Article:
Misgivings on Giving Tuesday

Somehow I skipped the chapter in the Handbook of Life when it explained why Black Friday has to be followed by Cyber Monday, Giving Tuesday and Thank You Wednesday. Oh.My.Lord. I am about to scream in anger and frustration. It wasn’t enough to culturally misappropriate Black Friday all over the planet and the entire internet, but it had to be followed by the blasted Cyber Monday as well.

Supply and Demand ©FrogDiva Photography

I am pretty sure you were bombarded from all sides with Giving Tuesday messages like I was. There was absolutely no escaping it. They showed up in emails, the spam box, on videos, and you couldn’t click anything on social media without stumbling into a request or encouragement to donate to your favourite charity. The first hour of Giving Tuesday I thought it was some kind of a strange coincidence or another peculiar trend like Fridays for Future, until I looked it up. I almost fell off my chair when I read it has been an official concept since 2011. Official?! There is even a dedicated website for it!

I fail to see or accept the reasoning behind having to highlight one particular day for something we do throughout the year anyway. Let’s talk about CyberMonday for a minute. We buy electronics and software the whole year round, and aren’t about to wait for next CyberMondy to roll around before you buy what you need. Besides, whatever is on offer on CyberMonday was probably already covered by Black Friday, just a question of finding out which day offers the bigger discount.

I have an even greater issue with Giving Tuesday. I already have a problem with the yearly requests to donate to orphans, homeless, the aged, the poor, the animal shelters, the abandoned llamas, you name it there will be a reason to extort a donation out of you on Christmas. When I visited orphanages in India and the Philippines in the past, all the employees and volunteers complained that they are flooded with food and donations during Christmas, but struggle the entire year to keep things running. One nun in India wailed that there were 12 good months in a year that companies could choose from to support the charity, why do people think they only need cheer and joy around Christmas? Don’t the homeless need your compassion and kindness on a daily basis? Shouldn’t generosity be a primary practice in everyone’s life to begin with? Why on earth do we need one particular day to be generous? What am I missing?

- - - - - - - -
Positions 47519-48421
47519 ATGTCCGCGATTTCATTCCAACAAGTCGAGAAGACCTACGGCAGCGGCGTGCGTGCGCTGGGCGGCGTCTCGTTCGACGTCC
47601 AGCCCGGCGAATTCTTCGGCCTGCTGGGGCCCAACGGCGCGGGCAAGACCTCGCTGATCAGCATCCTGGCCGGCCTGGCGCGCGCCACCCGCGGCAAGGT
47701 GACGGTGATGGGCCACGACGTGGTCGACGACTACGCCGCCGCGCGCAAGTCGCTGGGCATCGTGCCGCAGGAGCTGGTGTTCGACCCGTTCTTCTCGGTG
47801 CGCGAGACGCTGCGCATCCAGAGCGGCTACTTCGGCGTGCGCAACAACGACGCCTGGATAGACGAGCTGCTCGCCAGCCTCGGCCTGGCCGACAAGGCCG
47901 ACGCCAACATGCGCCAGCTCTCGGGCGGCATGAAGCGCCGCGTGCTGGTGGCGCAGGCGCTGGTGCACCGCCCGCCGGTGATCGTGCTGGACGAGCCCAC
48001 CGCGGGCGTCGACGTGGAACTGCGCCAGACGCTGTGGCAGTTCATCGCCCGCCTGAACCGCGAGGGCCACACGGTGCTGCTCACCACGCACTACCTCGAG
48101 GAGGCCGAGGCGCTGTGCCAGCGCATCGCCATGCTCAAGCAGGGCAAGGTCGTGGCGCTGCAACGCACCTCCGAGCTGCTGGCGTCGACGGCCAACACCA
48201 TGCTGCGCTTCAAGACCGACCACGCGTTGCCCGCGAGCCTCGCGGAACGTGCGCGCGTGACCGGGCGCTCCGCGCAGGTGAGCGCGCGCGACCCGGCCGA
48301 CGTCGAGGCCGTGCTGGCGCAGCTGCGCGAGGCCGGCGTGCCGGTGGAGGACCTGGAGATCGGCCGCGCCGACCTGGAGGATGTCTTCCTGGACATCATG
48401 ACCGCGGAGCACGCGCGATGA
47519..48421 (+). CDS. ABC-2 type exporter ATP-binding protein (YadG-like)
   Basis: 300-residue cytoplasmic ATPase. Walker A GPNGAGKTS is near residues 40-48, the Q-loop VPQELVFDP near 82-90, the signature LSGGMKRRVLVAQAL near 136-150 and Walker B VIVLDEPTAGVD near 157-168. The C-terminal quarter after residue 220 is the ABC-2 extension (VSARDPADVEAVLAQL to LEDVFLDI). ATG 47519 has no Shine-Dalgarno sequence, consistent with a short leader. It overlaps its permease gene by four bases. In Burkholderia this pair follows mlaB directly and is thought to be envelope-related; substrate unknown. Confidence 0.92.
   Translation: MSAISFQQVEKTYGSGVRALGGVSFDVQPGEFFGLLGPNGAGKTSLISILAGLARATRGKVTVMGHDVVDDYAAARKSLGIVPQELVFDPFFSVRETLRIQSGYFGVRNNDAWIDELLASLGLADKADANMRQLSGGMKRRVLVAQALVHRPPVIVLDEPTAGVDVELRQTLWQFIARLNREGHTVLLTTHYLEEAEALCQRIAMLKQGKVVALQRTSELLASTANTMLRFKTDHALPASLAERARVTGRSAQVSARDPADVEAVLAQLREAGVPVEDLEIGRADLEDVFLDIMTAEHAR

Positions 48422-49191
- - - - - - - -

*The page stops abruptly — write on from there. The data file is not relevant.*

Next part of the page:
Don’t get me wrong, it’s not the donating per se that bothers me, it is the converging on one day or one season. There is something perversely wrong with companies and organisations that think one big donation at Christmas will be the act of kindness that covers corporate social responsibility. Sorry folks, but that’s not the way it works. True giving involves commitment, compassion, and involvement. Hiding behind a checkbook is a tax rebate in my book, not an act of kindness. In all these campaign ads for Giving Tuesday not a single one asked you to donate time or to declare it pro bono day instead. Whatever it is that ails our fellow human beings requires humane treatment and humanity, not a bunch of zeros on a check.

I donate and commit to a charity when I feel like it and believe in the cause on a deep personal level, and not be bullied into doing so. There are more and more of these national XYZ days and International XYZ days that I can follow or care to recognise. Monday is Monday, Tuesday will continue to remain Tuesday – it is how you live each day on the basis of your own free will and values that matter, not what massive marketing campaigns demand that you undertake.

2 comments

  1. I agree. We never had these things in the UK when I was younger but sadly capitalism is now forcing Black Friday etc on us too .
    I give monthly to several different charities so Christmas ones through the door or via email tend to go in the bin or deleted and I refuse to feel guilty!

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